100% Employee Owned, Founded 1954


100% Employee Owned, Founded 1954


100% Employee Owned, Founded 1954


Communicating Modbus Over Cell Modems

Todd Barnette | May 6th, 2014

If you have an RTU (remote terminal unit) that communicates Modbus RTU, and it is in a remote location that has cell service, consider connecting it to a cellular modem. This blog will walk you through how to communicate Modbus to an RTU via a cell modem. Because we are the Tennessee Distributor for Sixnet, we will use the Sixnet SN-6600 cell modem as an example.

Specs: The Sixnet SN-6600 has a serial connection on the front that can communicate Modbus RTU, and take Modbus TCP requests from over the TCP/IP connection over its serial port.

Let’s set up the cell modem:

1. The cell modem will need to be activated with a static IP address. This will not describe how to activate a cell modem, so consult the Industrial Pro User Guide provided by Red Lion. You want a static IP address because otherwise, the IP address will change and you won’t know how to poll it any more.

2. You will need to set up the pass through from the internet to the serial port. Under the Services tab, choose Serial IP. Depending on your model, you may need to go to the Advanced tab, then Gwlnx, then Serial IP.

3. Enable Serial IP, and then configure the serial port to the settings of your RTU.

4. You will want to set up the TCP/UDP Port Configuration as shown in the picture. Some notes:

    1. Independent Activation means that the cell modem is going to listen to the TCP/IP side before listening to the serial port. Think of it this way: Step 1 is getting a request from the internet, and Step 2 is passing that request to the RTU via the serial port.
    2. Note that this is a TCP Server. It is serving data over the internet when requested.
    3. Setting the IP address to means that any IP address can communicate Modbus to your RTU. Only do this if your data isn’t confidential and you don’t have any of your equipment accessible over Modbus. You can always set this to a certain computer’s IP address so only it can poll your RTU.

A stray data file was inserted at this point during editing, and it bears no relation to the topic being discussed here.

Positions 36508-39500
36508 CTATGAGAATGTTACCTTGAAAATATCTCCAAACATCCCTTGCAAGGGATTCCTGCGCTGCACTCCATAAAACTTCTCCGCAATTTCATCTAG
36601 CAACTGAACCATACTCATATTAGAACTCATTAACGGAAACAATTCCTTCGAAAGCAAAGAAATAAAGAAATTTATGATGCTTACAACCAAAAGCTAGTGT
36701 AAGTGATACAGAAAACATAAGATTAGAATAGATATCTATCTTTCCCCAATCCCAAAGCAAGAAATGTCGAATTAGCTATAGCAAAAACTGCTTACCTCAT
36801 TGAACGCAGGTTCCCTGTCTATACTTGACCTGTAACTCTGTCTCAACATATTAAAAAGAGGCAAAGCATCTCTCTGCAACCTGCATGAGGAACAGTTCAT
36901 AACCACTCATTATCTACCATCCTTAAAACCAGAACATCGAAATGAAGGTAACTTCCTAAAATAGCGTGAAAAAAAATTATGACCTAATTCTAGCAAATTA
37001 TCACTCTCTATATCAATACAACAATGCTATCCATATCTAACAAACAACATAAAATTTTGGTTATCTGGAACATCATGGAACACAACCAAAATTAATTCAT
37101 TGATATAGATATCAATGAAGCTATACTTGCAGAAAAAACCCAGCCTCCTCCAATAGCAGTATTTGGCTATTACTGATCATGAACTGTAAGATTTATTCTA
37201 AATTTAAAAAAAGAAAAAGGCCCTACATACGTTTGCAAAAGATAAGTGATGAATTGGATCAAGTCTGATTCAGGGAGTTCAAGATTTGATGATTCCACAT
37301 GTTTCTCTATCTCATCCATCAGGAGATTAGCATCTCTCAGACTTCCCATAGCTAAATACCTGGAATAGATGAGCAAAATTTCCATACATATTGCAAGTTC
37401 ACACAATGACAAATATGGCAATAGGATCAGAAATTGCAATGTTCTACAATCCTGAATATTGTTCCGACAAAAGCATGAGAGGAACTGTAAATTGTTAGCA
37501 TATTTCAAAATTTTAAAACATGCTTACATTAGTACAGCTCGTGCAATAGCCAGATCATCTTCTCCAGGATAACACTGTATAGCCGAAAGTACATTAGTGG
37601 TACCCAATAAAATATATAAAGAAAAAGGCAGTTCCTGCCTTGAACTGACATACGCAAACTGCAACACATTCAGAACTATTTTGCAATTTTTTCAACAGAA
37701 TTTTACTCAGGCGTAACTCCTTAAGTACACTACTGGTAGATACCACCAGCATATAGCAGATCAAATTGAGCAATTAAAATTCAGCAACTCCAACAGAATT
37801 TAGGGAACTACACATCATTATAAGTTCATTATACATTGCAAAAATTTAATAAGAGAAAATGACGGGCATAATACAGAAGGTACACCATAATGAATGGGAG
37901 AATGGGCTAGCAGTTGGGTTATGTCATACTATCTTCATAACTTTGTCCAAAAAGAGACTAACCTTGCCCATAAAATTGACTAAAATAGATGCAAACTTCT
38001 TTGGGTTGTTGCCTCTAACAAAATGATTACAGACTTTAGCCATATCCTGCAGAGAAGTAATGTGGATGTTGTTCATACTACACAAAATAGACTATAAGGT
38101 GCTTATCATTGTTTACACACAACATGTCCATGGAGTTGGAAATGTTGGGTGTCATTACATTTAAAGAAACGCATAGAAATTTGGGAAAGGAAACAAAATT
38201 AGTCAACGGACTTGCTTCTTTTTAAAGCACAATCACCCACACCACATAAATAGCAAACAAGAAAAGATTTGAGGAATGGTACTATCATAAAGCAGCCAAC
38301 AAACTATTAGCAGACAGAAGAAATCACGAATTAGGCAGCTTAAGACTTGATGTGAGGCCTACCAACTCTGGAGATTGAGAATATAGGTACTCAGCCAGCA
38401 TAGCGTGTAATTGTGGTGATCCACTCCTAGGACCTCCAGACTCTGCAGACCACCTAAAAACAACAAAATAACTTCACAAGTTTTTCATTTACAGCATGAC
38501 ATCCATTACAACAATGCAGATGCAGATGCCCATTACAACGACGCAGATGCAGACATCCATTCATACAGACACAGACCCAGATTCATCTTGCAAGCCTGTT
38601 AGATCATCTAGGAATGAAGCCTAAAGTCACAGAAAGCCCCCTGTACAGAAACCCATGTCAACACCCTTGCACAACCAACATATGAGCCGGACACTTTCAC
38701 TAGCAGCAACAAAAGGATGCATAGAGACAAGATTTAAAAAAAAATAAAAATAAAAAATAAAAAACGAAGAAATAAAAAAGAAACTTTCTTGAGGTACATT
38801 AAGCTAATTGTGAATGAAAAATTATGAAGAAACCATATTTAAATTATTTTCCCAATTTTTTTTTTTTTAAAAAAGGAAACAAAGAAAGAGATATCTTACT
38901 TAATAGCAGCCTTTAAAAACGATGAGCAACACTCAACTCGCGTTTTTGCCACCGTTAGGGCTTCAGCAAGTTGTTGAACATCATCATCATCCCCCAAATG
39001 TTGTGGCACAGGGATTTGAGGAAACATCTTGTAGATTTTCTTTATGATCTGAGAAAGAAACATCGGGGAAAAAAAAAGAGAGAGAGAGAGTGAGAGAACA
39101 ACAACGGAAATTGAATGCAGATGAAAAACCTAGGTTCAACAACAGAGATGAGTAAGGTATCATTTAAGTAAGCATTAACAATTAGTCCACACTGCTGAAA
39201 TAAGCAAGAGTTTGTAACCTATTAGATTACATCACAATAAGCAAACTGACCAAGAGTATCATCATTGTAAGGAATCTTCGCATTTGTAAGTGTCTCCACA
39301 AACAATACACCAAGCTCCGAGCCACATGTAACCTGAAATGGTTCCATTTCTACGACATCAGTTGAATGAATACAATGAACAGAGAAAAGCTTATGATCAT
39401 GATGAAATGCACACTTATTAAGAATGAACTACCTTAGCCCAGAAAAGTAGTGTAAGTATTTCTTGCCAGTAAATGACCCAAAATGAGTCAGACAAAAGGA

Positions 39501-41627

4. Modbus communicates over port 502.

5. You will need to allow Modbus through the cell modem. Under the Networking tab, choose Firewall, then General Settings.

6. Next to “Allow Modbus?”, choose Yes.

Now let’s connect the cell modem to your RTU:

Now your cell modem is set to allow a client to poll the RTU for Modbus data. Next you will need to connect the cell modem to the RTU.

  • The cell modem is a DCE device. You will need to know if your device is a DCE or DTE device.
  • If your device is also a DCE device, transmit (TX) and receive (RX) will need to be swapped. You either need a null modem cable, or you will need to swap the individual TX and RX wires.
  • If your RTU is a DTE device, TX and RX do not need to be swapped. A straight through serial cable will work fine.
  • If you don’t know if your RTU is a DCE or DTE device, you may just have to try either a null modem cable or a straight through cable and see which one works. Also, if your RTU has a 9-pin connector on it, a DCE device typically has a female port, and a DTE device (such as a PC) typically has a male port.


Don’t just hook any 9-pin cable up to the cell modem or your RTU. Some of the cables you have lying around may be specific for a certain device and, therefore, have a different pin out or with jumpers inside the connector. Depending on what’s inside the cable, you could damage a port, so make sure you have a straight through serial cable or a null modem serial cable.

Finally, get your computer talking to the RTU:

Finally, you need to set up your computer to talk to the RTU via the cell modem. Programs vary widely, but a few basics apply to all:

  • You will need to use the cell modem’s IP address as the connection to your RTU. You are not communicating RTU from your computer! The purpose of the cell modem is to pass the Modbus requests from its TCP/IP connection through its serial port.
  • You will communicate over port 502.
  • You will need to know what Modbus address your RTU is. This is not an IP address, but rather an address used by the Modbus RTU protocol.

Now you’re off and polling over the cell towers!

Contact the Author

If you have any comments or questions about the material, please do not hesitate to contact me through the comment section. I would love to hear your answers to the questions as well.

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